Brazil Update Número Dois
These past few days have been full of new adventures and little time to share all about them. We’re reaching the end of our time in São Paulo, which is kind of unfortunate because I’m finally learning my way around our neighborhood, but I’m excited to be in Rio! But before we start a new place, I should probably recap on what we’ve done this past week.
Wednesday, July 22
We had another lecture about the basic history of Brazil and the events that have made it into what it is today. From the first Portuguese settlers to the current impeachment process of Dilma, it was like history class all over again (except it wasn’t as boring as I thought it’d be). It was nice to learn the timeline of Brazil and talk about issues facing here today.
We spent the afternoon on Paulista Avenue exploring the shops and park and visiting the São Paulo Museum of Art (MASP). MASP had an exhibition about children and even included work done by them. The second floor was full of older artworks, which were all displayed on glass panels instead of walls, which made it more interesting to walk through.
Paulista was full of shops, street vendors, and energy. I’m a fan of little shops and entertaining streets that have lots of interesting people so this was a photographer’s dream come true. The street also had a rainforest park and a really good chocolate place and I don’t know what could be better than that. Every Sunday it closes to cars and opens for more street vendors and entertainers to take over (so we went back and I have even more photos).
Thursday, July 23
The University of São Paulo has a large sports center, so it is the training center for some of this year’s Olympic athletes. During our visit of the campus, we got to see some of their facilities, like their pool and weight lifting equipment (which was outside, not in a gym). One of Neymar’s old coaches teaches there, and talked to us about whats going on now in Brazil with sports. We got to see the school’s journalism building as well, but since it’s winter break here in Brazil, there were only empty halls and classrooms. It was still interesting to see the differences in the campuses along with the graffiti and cool architecture that some of the buildings had.
Pinacoteca was our second art museum stop. The building was a piece of art itself and I probably would have been satisfied just looking at that. We didn’t stay very long but we got to look at all the classical pieces they had. They had good coffee at their café so that was also a plus.
After that we got a tour at Estrada de Ferro Sorocabana, an orchestra venue. The building was also beautiful, inside and out. The building used to be a train station and was remodeled to what it is now. It still has a train next to it, but was remodeled to block the sounds of the station. A small group was practicing for their winter show, which we got to hear while we were there. The performance hall was gorgeous and its features were really cool. The ceiling sections can be moved up or down depending on the best amount of space for the performance and the choir section on stage can be moved down if there’s a larger orchestra there. The venue also holds a free show every Sunday, but unfortunately we were too busy to go see one.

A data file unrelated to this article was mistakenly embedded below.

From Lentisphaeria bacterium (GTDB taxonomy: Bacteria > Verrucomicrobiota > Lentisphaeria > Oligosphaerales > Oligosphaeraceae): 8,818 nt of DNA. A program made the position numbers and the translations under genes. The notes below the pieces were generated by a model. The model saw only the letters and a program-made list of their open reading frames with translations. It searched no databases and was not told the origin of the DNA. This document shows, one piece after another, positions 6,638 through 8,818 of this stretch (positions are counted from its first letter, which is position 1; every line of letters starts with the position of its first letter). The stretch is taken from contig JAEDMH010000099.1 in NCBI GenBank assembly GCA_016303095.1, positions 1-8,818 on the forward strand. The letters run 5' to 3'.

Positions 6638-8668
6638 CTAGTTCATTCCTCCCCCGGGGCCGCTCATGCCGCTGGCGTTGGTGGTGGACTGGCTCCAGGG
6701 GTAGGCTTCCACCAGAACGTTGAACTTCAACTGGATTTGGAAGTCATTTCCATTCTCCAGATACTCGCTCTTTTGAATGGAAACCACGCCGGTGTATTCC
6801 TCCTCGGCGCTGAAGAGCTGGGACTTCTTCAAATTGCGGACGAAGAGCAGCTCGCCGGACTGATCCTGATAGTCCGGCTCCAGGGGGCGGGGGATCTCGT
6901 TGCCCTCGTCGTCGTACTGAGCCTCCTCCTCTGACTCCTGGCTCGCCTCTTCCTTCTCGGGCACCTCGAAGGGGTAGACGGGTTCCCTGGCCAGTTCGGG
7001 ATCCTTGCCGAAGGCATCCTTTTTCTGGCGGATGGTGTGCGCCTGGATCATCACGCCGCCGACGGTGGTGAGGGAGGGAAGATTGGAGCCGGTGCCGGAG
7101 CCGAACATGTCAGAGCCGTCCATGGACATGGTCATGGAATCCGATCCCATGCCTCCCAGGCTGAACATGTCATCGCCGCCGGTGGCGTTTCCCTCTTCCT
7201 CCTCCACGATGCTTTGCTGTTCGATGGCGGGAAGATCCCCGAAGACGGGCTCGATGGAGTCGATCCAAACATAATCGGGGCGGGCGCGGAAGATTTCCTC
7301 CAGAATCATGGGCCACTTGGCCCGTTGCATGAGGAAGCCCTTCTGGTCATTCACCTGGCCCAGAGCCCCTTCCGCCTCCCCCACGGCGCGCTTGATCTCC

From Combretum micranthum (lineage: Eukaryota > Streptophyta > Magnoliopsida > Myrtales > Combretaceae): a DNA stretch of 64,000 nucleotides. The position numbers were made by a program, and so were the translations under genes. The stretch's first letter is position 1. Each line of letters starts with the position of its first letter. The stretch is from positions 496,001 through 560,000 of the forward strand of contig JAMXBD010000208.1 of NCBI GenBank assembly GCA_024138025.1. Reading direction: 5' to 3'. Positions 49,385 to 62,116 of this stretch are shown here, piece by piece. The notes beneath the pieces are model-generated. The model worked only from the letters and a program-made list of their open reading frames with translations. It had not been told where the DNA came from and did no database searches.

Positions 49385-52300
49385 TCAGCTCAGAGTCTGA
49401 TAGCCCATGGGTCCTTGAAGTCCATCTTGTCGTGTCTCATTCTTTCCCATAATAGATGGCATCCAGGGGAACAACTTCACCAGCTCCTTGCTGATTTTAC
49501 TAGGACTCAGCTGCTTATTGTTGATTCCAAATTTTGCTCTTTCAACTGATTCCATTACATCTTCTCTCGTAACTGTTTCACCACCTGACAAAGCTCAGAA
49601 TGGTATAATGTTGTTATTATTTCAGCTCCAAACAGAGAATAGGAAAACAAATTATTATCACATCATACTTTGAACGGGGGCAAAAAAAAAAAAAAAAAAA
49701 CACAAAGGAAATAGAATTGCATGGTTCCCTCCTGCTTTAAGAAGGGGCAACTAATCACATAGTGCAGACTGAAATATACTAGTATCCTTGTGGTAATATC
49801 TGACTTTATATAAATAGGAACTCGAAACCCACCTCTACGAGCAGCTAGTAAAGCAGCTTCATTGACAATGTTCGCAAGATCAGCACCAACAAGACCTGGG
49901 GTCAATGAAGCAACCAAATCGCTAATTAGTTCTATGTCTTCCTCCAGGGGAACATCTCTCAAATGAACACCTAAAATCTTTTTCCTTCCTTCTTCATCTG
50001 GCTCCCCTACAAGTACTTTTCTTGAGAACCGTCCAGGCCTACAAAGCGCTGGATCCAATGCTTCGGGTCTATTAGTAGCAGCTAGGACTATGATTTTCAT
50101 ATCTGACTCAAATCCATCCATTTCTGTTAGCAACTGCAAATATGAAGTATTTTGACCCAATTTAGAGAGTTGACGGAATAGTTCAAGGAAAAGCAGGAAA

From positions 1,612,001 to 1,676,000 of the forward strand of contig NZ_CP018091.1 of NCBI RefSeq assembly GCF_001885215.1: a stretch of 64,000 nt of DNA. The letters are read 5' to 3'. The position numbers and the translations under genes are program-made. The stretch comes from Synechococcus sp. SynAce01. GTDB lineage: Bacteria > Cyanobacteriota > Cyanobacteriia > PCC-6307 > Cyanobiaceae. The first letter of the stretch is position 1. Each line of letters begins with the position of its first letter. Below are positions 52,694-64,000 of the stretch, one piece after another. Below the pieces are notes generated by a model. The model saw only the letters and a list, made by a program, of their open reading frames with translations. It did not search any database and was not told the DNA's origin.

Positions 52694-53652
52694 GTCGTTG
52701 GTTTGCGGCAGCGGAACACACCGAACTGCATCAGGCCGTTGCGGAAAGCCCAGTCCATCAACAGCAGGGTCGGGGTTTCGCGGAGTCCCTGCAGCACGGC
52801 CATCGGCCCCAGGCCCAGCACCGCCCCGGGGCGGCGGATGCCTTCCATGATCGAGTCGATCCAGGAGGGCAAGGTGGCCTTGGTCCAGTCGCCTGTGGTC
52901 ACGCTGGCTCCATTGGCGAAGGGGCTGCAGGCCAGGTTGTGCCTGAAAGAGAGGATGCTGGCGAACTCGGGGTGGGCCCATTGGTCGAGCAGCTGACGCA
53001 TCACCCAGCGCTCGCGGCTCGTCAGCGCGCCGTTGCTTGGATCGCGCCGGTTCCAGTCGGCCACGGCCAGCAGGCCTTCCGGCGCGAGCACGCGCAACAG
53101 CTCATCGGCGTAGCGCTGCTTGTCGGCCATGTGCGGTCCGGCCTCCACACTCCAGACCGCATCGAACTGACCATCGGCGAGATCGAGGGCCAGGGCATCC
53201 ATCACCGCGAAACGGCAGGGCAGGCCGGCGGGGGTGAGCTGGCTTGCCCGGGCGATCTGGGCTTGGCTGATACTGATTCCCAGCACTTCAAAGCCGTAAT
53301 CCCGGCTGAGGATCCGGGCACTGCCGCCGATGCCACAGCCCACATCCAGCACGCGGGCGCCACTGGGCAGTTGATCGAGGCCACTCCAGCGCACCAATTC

Friday, July 24
Today’s agenda was very interesting because we went to Casa Jaya, a vegetarian hippie place, to learn capoeira. Capoeira is a traditional fight dance thing that Brazilians usually play as a game. The moves mimic everyday movements and animals. It looks pretty weird and some of the moves take a lot of balance. Sadly, I was shooting video and pictures so there’s nothing of me doing stuff, but I had a good time watching. We also learned the background behind it and the music normally played during.
The restaurant part wasn’t that great because like I said earlier it was all vegetarian (we didn’t know vegetarian could exist here after seeing all the meat). They do grow a lot or get food from local farmers and compost any organic food waste that the restaurant has. The place is surrounded by gardens, which made it feel even more earthy.
After we went to the Immigration Museum. Brazil is home to a multitude of immigrants from all over the world, and is one of the most diverse countries (and in the black market, a Brazilian passport is one of the hardest to get since Brazil is so diverse). Also fun fact: Brazil has more Lebanese people than Lebanon does.
Saturday, July 25
Today was a free day so I spent it at the local food market and a cemetery.
Every Saturday, the street near our hostel closes to cars for a few hours and venders can set up shop. There was lots of fruit, and many of the venders were very friendly to us and let us try what they had (perks of being American I guess).
A couple friends and I visited a cemetery that we’ve passed many times going to other places but never had the chance to go to. Most of the headstones weren’t really headstones but big memorials and mini castles. It was awesome, yet eerily creepy. I’ve never seen anything like that and I’m glad I had a chance to visit and take pictures/video of it all.
Sunday, July 26
The Olympics felt even closer because the torch came through São Paulo today. It was a really cool experience to see lots of people gathered together for one universal event. They were giving out free inflatable torches and visors to attendees. The man carrying the torch where we were has worked at McDonald’s for the longest amount of time in São Paulo. It was really cool that there was such a wider variety of people who get to carry it. Afterwards we went back to Paulista Avenue to spend the afternoon there.
So that was a lot, but we do a lot. We’ve had a great start in Rio and I can't wait to tell you all about it soon!